Owner of cat with untreated dental disease prosecuted by SPCA
Failing to seek veterinary help for his cat’s severe dental issues has seen a North Shore man prosecuted by SPCA.
The defendant was yesterday sentenced in the Auckland District Court to 100 hours’ community work, ordered to pay reparations of $365.62 and disqualified from owning animals for 5 years with the exception of the two cats he currently owns.
The defendant’s cat was taken to a veterinarian by a rescue organisation in November 2018 after a complaint by a member of the public who had observed the cat had obvious dental problems.
The vet noted the cat was very thin with chronic poor nutrition with lesions on its nose and severe periodontal disease. The vet gave the cat antibiotics and pain relief, and advised the rescue organisation to inform the owner he should return with the cat for dental treatment. The cat was returned to the owner with encouragement to seek further medical treatment.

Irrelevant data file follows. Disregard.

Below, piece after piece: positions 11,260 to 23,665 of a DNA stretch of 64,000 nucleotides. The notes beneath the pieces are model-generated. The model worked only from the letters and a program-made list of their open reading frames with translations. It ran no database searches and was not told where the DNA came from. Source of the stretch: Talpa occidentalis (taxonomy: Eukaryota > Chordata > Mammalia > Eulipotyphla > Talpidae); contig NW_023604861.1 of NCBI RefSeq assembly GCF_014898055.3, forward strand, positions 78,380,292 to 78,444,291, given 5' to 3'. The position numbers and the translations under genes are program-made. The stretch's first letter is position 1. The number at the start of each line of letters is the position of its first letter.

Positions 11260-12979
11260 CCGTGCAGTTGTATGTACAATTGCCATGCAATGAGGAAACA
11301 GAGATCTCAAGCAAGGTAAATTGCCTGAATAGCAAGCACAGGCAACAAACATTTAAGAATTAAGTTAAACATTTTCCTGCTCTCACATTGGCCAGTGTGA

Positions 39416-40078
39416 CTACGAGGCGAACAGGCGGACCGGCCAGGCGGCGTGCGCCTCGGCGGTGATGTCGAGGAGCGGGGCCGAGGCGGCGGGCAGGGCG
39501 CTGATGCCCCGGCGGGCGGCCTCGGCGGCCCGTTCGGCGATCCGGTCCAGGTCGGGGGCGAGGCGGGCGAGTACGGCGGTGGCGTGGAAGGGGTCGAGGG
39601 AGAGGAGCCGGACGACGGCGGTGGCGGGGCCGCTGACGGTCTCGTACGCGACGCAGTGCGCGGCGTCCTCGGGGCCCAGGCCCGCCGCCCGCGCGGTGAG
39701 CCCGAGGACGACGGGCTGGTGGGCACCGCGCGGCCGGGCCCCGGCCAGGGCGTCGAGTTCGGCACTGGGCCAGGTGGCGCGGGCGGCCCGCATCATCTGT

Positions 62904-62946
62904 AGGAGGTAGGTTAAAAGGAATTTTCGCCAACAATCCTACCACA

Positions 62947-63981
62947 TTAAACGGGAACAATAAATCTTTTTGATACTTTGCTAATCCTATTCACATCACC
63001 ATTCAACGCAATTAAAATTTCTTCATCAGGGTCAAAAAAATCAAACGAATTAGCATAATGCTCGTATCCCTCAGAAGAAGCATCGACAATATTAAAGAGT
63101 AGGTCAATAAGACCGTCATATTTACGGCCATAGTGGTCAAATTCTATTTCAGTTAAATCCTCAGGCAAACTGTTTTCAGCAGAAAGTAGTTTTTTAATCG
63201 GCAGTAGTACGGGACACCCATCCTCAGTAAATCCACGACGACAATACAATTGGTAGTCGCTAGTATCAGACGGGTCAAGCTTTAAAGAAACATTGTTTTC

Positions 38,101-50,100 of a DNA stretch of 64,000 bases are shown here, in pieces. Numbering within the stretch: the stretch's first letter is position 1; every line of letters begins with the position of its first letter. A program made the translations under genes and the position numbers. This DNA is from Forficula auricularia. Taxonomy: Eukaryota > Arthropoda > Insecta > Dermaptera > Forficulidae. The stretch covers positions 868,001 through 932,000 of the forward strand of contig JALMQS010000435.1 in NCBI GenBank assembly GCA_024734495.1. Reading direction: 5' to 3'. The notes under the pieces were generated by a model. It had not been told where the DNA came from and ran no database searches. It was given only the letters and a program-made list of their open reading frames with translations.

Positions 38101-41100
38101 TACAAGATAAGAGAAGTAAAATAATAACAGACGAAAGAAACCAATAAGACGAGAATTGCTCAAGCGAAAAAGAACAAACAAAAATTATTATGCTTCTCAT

In January 2019, an SPCA Inspector visited the defendant’s address to check on the cat and noted no treatment had been sought. The cat was seized by the Inspector and taken for immediate vet treatment.
The vet found the cat had severe issues in its mouth including broken teeth and exposed tooth roots and ulceration at the corners of his mouth. It was the vet’s opinion that pain and disease would have been present for at least four months. After eight days of care, including steroids and pain relief, the vet recommended euthanasia as the most humane treatment.
SPCA CEO Andrea Midgen says that as part of responsible pet ownership, people must seek veterinary treatment for their animals if they require it.